WASHINGTON — One key to the widespread use of electronic health records is a single, voluntary identifier for each patient, Newt Gingrich said at a briefing sponsored by the Alliance for Health Reform. Most patients would embrace a comprehensive system based on single, voluntary individual health identifiers because of its potential to reduce medical errors and otherwise improve health care quality, said Mr. Gingrich, former speaker of the House of Representatives and founder of the Center for Health Transformation.
But Carol Diamond, M.D., managing director of the health program at the Markle Foundation, a charity dedicated to using technology to improve the nation's health care and security, called for a system that can be accessed using multiple patient identifiers.
Any new system for electronic health records should build on what already exists, she said. “We have a decentralized [health care] system. That's been the premise of our approach,” Dr. Diamond explained. “We are never going to get to this giant database in the sky that's got everything that we need.”
Last July, Markle and several health information technology organizations released a “road map” that outlines a decentralized approach emphasizing patient privacy, interoperability, and local community involvement within an established framework.
One technology solution is unlikely to fit both a two-physician practice and a hospital with hundreds of beds, said Colin Evans, director of policy and standards for the digital health group at Intel. He added that a model that's based on people accessing decentralized data “may work generally” but would require aggregation of data.
He noted that the United Kingdom's National Health Service is developing a computerized medical records system based on a semiaggregated model.
Physicians and hospitals will need both financial and nonfinancial incentives to participate in a new system, noted Mickey Tripathi, president of the Massachusetts eHealth Collaborative. “For doctors in small practices, it's risky to invest $25,000–$50,000 for an [information technology] system,” he pointed out, noting the marketplace currently provides no incentives to do so.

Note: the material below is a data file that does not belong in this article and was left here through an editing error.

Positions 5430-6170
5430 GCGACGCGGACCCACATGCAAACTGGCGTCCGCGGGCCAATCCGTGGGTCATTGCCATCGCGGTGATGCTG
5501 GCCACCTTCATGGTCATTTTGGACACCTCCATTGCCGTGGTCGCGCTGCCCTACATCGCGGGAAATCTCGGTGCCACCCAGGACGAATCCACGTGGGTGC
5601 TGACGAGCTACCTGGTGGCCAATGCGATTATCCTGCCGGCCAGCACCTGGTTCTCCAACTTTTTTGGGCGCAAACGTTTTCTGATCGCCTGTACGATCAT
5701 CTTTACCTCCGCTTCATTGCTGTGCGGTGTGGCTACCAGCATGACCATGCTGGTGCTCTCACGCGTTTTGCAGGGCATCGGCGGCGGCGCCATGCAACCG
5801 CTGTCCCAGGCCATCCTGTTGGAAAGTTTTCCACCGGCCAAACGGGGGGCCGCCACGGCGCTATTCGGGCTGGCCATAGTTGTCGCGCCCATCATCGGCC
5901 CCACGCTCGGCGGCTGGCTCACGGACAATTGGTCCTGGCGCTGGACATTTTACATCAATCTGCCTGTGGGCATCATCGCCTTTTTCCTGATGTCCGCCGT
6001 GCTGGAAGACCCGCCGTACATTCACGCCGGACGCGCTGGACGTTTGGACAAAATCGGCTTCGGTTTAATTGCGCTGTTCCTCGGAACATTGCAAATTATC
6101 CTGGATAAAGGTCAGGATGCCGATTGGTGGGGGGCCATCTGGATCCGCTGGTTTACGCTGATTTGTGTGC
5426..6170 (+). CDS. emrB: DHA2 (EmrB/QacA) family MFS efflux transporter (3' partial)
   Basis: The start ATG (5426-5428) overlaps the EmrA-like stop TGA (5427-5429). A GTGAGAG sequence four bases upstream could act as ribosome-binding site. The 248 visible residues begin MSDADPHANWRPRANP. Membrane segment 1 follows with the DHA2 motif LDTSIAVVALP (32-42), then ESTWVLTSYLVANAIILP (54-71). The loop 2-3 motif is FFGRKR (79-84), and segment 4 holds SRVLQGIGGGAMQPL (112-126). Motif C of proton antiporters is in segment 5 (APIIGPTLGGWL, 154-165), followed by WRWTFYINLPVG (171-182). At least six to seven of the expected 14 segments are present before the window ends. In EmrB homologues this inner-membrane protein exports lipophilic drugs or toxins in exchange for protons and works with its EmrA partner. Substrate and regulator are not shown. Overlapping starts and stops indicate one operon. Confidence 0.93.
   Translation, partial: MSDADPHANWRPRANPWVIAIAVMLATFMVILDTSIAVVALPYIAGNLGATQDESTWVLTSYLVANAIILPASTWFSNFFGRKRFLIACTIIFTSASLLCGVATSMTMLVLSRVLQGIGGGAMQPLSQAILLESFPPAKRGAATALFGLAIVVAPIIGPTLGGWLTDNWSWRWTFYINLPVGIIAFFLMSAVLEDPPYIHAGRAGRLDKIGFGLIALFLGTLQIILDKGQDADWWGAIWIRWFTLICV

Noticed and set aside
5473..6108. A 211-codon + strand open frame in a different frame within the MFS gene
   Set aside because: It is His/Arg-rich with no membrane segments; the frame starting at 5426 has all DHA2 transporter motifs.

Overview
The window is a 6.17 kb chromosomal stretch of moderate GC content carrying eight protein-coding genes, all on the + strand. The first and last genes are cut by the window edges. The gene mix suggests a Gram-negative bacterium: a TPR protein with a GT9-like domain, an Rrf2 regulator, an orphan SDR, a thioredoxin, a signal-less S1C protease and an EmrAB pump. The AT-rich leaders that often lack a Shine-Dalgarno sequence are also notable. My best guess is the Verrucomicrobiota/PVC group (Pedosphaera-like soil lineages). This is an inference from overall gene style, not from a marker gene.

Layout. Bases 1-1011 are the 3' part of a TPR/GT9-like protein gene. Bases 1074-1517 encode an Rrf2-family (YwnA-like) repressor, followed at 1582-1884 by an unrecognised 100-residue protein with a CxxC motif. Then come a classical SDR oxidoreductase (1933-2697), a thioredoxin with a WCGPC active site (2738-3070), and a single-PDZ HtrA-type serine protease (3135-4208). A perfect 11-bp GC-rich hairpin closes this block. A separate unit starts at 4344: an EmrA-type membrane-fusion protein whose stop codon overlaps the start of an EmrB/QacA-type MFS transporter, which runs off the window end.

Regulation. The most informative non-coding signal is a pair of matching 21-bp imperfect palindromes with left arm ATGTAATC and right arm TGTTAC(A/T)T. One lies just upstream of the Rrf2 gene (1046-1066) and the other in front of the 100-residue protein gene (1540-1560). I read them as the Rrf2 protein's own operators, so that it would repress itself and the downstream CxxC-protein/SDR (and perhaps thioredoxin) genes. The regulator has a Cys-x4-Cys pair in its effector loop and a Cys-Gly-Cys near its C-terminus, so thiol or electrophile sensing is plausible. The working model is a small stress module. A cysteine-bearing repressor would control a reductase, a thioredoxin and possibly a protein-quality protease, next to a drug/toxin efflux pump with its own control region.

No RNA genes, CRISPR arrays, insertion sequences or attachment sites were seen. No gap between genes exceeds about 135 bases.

The organization is currently setting up pilot projects in three Massachusetts communities. The pilots will help Blue Cross Blue Shield of Massachusetts decide how to invest $50 million in a statewide electronic health infrastructure. Mr. Tripathi said the pilot projects allow local communities to determine their own needs and require minimal interoperability within their own area and a statewide grid.
Government can play an important role in “eliminating barriers to entry,” said Zoe Baird, Markle Foundation president. “We're all grappling with who will develop [interoperability] standards and what policy attributes they have to achieve,” she added.
Mr. Evans said a number of initiatives among both health and technology industry groups are “closing in” on interoperability standards for health care.
The Bush Administration has pledged to finance projects intended to spur adoption of computerized health records within the next 10 years. Last year, it appointed David J. Brailer, M.D., as the nation's first national health information technology coordinator. However, Congress in November declined to allocate $50 million Bush had requested for Dr. Brailer's office and pilot projects for fiscal year 2005. The administration has requested $125 million for fiscal year 2006, but no Congressional action is expected until fall.
In May, Rep. Tim Murphy (R-Pa.) and Rep. Patrick Kennedy (D-R.I.) introduced legislation aimed at speeding adoption of electronic health records by, among other things, waiving certain provisions of the Stark antikickback laws so that hospitals can provide information technology to physician practices, according to Rep. Murphy's staff. Sen. Bill Frist (R-Tenn.) and Sen. Hillary Rodham Clinton (D-N.Y.) are expected to introduce similar legislation.
A recently passed Kentucky law authorizes creation of a single, statewide electronic health network that will let physicians, hospitals, and insurers exchange patient information electronically. The legislation provides $350,000 as start-up money for university endowments for experts to help create the system.